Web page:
One of the things Taiwan is most known for is Beef Noodle Soup (NRM). Taipei is saturated with places that offer it, many serving it with knife shaved or hand pulled noodles. You can find it at night markets, street vendors, and random restaurants as you walk around. There’s even an annual Beef Noodle Soup festival.

Actually in our previous visits, we’ve never been too interested in eating beef noodle soup. My mom makes it at home often and my aunt in Taiwan also makes a really good version which we usually eat when we visit.

This last year or so, we’ve become really interested in beef noodle soup when dining out and have tried a lot of places that serve it. So when we went to Taiwan, we were also curious to try out some of the more famous places. I’ve always found the beef noodle soup in the US to be a little on the pricey side. But I was surprised to find it almost equally as pricey in Taipei. Usually Taiwan food prices are a lot cheaper than US prices, but the beef noodle soup was about the same. I guess it’s become so popular outside of Taiwan that the restaurants have raised the prices knowing the tourists will still buy it.

Shan Xi Dao Xiao Mien

This place makes their own knife shaved noodles and is known for their tomato broth beef noodle soup. I liked the chew of the noodles. The broth is lighter than my personal preference, but overall, we enjoyed it.

Lao Shan Dong

This place has been around since 1949 and was recommended to me by KungFoodPanda. Unfortunately, my family chose to go without me during the day of my engagement pictures. So sad. My brother took pictures though:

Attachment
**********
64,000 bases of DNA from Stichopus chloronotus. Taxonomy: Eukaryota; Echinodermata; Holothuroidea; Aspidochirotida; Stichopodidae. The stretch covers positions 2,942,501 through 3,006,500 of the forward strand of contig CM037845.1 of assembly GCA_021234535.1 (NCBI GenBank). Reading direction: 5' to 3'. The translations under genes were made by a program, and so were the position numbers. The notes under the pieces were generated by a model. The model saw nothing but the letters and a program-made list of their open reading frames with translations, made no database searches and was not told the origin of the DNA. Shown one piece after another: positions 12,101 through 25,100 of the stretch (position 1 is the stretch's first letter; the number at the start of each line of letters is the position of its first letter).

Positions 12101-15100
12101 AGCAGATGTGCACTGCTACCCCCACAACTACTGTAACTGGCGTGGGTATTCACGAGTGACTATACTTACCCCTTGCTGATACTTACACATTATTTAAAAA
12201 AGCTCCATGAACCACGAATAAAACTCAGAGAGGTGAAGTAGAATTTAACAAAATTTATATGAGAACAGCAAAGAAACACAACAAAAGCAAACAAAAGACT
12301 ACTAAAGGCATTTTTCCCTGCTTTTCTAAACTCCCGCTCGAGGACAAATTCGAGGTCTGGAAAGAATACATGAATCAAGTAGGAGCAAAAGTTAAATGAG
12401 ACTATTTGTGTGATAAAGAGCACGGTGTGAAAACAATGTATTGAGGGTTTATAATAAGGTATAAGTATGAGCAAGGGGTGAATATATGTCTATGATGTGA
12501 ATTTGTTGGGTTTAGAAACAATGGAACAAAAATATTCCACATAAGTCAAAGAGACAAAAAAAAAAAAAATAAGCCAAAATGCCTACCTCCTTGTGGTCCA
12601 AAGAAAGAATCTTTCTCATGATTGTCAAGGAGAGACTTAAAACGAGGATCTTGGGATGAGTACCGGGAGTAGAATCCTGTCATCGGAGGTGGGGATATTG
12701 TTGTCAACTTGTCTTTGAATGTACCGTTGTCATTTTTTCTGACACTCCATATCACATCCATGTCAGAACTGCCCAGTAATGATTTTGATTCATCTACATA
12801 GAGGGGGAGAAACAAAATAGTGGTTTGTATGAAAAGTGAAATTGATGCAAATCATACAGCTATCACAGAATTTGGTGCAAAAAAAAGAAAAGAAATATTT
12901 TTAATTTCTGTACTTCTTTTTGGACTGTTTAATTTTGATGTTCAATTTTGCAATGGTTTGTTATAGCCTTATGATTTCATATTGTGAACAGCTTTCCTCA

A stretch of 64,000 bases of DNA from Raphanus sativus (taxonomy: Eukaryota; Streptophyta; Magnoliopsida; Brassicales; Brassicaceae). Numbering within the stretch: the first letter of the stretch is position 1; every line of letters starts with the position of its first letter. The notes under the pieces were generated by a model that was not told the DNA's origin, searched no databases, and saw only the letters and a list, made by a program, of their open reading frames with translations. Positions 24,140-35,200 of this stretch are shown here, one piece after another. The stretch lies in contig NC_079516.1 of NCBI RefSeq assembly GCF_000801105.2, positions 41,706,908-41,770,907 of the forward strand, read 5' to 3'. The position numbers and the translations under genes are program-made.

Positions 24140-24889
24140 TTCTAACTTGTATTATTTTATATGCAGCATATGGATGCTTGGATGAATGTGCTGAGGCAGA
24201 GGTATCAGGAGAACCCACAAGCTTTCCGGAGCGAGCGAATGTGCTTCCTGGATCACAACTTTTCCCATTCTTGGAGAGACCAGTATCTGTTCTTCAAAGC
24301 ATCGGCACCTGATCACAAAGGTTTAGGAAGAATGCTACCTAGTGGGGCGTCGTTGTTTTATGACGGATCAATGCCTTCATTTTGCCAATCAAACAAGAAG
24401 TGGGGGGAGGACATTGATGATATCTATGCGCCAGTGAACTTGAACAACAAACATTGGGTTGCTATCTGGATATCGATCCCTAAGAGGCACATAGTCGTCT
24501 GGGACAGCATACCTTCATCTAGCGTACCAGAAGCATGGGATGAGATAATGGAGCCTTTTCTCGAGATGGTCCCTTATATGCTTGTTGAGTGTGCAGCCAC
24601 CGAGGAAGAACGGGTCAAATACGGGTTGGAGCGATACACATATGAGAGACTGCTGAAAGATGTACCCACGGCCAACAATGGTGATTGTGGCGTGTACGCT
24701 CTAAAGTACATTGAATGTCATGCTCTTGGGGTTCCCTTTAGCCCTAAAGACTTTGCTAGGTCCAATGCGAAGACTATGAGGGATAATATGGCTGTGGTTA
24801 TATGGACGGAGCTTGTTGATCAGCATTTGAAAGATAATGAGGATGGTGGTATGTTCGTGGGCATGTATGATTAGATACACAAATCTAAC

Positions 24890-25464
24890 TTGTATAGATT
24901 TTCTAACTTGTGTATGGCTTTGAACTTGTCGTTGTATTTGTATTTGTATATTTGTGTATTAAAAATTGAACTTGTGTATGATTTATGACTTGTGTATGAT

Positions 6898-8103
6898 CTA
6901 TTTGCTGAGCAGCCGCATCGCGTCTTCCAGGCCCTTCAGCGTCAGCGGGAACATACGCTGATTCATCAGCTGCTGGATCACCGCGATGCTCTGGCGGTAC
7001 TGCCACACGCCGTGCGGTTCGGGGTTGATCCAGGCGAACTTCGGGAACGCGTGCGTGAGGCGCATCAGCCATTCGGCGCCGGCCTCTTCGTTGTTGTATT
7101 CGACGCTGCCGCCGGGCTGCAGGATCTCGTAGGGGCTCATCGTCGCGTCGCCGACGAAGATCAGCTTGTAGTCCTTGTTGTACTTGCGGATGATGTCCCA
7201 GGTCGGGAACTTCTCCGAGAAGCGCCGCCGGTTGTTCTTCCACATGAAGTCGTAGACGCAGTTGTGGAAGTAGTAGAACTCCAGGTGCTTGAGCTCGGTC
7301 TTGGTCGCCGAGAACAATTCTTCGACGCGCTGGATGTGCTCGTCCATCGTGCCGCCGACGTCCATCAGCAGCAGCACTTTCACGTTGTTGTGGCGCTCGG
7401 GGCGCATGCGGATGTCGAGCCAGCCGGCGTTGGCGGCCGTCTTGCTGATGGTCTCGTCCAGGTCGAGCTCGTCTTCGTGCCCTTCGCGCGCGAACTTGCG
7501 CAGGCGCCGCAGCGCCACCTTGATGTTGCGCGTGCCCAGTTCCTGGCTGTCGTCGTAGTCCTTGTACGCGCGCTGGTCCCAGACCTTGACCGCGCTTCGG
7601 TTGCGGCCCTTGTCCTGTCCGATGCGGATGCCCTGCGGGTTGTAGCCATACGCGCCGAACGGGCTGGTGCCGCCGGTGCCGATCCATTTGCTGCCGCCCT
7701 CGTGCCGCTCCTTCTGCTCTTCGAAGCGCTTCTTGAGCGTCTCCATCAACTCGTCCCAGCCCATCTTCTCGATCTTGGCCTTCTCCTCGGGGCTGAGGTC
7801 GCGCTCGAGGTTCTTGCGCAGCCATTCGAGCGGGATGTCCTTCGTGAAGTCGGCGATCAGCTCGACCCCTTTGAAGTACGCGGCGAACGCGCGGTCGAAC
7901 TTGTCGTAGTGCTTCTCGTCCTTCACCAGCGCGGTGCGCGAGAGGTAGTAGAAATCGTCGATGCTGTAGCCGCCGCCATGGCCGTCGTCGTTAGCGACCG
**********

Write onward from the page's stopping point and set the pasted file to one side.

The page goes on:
Oreos, chocolate covered potato chips, caramel and vanilla ice cream. Okay, so this isn’t exactly a healthy after-school snack. But it does sound good doesn’t it?

“After School Special” is actually a flavor offered by Humphrey Slocombe, one of my favorite ice cream shops. DH had it a few months ago when we went to Bitter Sweet in the Bay Area. He really loved this sweet treat so I thought I’d surprised him with a homemade version.

When I looked online, the description was Chocolate-covered Ridge potato chips swirled with caramel in Tahitian Vanilla. I could have sworn I had tasted Oreos in it though. Maybe my memory is wrong. But I decided to add the Oreos anyway because it sounded so yummy.


Katsuya by Starck is a chain of upscale restaurants originally from LA, featuring Japanese food for the American palate. Located inside the Andaz hotel in downtown San Diego, this swanky restaurant space is massive for San Diego standards, though the hostess told me that she actually thought it was quite small.

Here is half of the space:

Katsuya has three kitchens serving raw, hot, and robata grill items.

We were actually invited by the restaurant so rather than only trying a few dishes, the chef prepared smaller sample portions of Katsuya’s more famous items. Chef Adam also took the time to come out personally and explain the dishes as well as get an idea of our preferences for the rest of the night.

Katsuya has an impressive sake selection and we chose to share a small bottle of Tomoju.

They also had some interesting cocktails and we tried a Kiwi Envy, which I really enjoyed. Light, refreshing, with a lot of kiwi pulp.

To my delight, the first thing we were served was an uni platter consisting of uni quail egg shooters with caviar, uni sushi, and fresh uni served in its shell.

Since this was basically uni straight up there’s not much to describe. If you enjoy uni like me, you’ll likely enjoy this sampler. If not, then probably not.

Crispy Rice with Spicy Tuna

This is Katsuya’s most famous dish, though I actually was not a fan. I loved how creamy the spicy tuna was, but found the crispy rice to be too hard. I’ve liked crispy rice sushi dishes before, but didn’t particularly like the crispy rice here.